Academic journal article Asian Social Science

Use of Force: Ideological Influence on US National Security Strategies under George W. Bush and Barack Obama (2002-2010)

Academic journal article Asian Social Science

Use of Force: Ideological Influence on US National Security Strategies under George W. Bush and Barack Obama (2002-2010)

Article excerpt

Abstract

This research extends the survey that classifies the US political theories upon the issue of military enforcement issue in American foreign policy and international relations. The article demonstrates how earlier proposed theoretical classification and its implications works when applied to the comparative analysis of the National Security Strategies of the USA released by George Bush Administration in 2002 and 2006 and Barack Obama Administration in 2010. The key provisions of these Strategies are reviewed consistently with the ideas of American political scientists who participated in the elaboration of the Strategies' drafts. The research has shown that the Strategies 2002, 2006 and 2010 had inherited the main principles and guidelines worked out in by Philip Zelikow, Peter Feaver and James Steinberg as for the Strategies of the years 2002, 2006 and 2010 respectively. The analysis of ideological influence on Bush and Obama Strategies has also exposed that Bush and Obama political courses have quite similar ideological backgrounds for the use of force issue In this way the Obama's Strategy of the year 2010 contains the same categories as the Bush's Strategies of 2002 and 2006: the regime change, the limited sovereignty and probable preventive use of force. Hence, interventionalism turns out to be the primary ideological foundation of the Strategies of 2002, 2006 and 2010. However the differences between the approaches of the Bush and Obama Administrations towards the questions of the use of force legitimacy and priorities unveil that the Strategies of 2002 and 2006 have radical inclinations whereas Obama's strategy incorporates the ideas of rationalism.

Keywords: interventionalists, conceptualists, defenders, national security strategy, Philip Zelikow, Peter Feaver, James Steinberg

1. Introduction

Presumably, military force remains the key factor in the contemporary system of international politics and international relations. Nowadays the only superpower is not inclined to refuse from active military response towards variety of threats including threats from (rogue) states or (terrorism). However the US security strategy and political science have not elaborated any comprehensive and explicit approach to the notion of "threat" which seems to be indispensable as long as the US does not have permanent political adversaries and its enemy list is compiled and revised subsequently to the changes in the American national interests. In view of the above. it is interesting whether there is any perspective for the US to change its point of view and refuse from aggressive use of force concepts.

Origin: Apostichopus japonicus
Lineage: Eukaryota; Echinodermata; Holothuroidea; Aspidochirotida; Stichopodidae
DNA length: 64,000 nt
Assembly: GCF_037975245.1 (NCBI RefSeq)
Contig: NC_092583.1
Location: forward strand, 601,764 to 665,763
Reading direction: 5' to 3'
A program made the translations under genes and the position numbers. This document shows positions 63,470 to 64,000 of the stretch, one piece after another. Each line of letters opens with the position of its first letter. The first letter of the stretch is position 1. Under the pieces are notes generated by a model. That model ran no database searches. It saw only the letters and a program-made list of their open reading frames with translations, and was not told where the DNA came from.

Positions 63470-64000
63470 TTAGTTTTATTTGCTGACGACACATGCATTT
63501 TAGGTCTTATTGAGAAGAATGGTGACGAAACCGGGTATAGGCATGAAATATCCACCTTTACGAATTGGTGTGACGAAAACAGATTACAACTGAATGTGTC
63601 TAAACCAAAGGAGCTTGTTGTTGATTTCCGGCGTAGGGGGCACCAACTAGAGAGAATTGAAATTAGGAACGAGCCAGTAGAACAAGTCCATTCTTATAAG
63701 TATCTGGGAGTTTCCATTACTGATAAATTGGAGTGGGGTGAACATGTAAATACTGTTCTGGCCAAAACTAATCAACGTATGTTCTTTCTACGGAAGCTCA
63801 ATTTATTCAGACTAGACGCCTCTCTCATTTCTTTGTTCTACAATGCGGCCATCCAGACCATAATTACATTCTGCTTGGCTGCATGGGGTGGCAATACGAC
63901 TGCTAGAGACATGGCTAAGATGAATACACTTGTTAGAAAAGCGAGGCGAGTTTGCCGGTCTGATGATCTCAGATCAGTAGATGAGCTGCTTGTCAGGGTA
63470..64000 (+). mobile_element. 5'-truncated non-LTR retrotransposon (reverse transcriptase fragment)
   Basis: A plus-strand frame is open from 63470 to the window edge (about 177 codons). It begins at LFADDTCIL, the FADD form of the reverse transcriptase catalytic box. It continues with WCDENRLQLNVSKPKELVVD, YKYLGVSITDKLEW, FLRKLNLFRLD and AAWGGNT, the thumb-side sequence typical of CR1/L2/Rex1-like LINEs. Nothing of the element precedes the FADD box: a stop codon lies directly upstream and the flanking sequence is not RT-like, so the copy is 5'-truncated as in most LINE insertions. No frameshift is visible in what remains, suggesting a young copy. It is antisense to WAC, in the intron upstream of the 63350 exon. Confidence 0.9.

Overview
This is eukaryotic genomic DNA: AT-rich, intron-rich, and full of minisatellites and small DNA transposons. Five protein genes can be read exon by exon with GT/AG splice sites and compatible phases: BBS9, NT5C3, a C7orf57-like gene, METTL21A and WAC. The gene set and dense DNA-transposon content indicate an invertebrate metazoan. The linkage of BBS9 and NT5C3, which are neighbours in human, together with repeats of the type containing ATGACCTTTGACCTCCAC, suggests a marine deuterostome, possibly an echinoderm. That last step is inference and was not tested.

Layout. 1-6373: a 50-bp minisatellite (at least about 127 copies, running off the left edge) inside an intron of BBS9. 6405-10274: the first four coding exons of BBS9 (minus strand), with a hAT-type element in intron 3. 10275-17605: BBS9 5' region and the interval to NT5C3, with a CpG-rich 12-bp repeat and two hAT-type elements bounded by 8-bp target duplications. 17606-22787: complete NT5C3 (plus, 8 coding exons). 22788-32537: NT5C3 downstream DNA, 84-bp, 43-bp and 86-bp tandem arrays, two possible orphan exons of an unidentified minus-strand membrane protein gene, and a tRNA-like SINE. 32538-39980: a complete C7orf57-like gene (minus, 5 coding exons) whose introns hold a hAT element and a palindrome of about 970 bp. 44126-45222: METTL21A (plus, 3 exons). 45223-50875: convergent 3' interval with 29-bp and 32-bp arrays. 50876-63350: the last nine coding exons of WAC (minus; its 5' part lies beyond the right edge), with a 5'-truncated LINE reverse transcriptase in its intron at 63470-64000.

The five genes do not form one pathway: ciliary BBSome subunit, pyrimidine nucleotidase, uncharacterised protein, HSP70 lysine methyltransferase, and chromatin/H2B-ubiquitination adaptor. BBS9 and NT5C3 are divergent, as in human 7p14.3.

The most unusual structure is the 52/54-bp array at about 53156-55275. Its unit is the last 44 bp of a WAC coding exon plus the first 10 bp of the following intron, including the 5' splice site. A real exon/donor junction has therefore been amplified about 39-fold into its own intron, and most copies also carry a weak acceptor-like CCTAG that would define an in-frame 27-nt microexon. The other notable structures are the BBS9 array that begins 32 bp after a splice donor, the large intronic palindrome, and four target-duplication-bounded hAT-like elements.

In order to answer this question we, first of all, have to revise the use of forceconcepts that exist in American scientific society. In our previous article (Sukhovey & Gaivoronskaya, 2014) we have shown theoretical model suitable for the description of concepts concerning the use of military force issue that exist in US political thinking. Thus proponents of active use of military force are generally regarded as interventionalists; upholders of non-aggressive use of force concepts (Selective engagement, Smart power, Balance of power and offshore balancing) as conceptualists, and those who speak against the use of force except for the rare cases of self-defense from direct attack as defenders.

Now we have to investigate which approach to the use of force concept is represented in the security strategies of George W. Bush and Barack Obama and whether there are any significant differences between their political courses towards the issue of military engagement. In order to answer these questions we will analyze two presidents' guidelines written in National Security Strategies from 2002 to 2010. Then the Strategies will be compared with ideas of American political scientists who contributed to the Strategies creation in order to figure out ideological characteristics of Bush and Obama Strategies propositions. …

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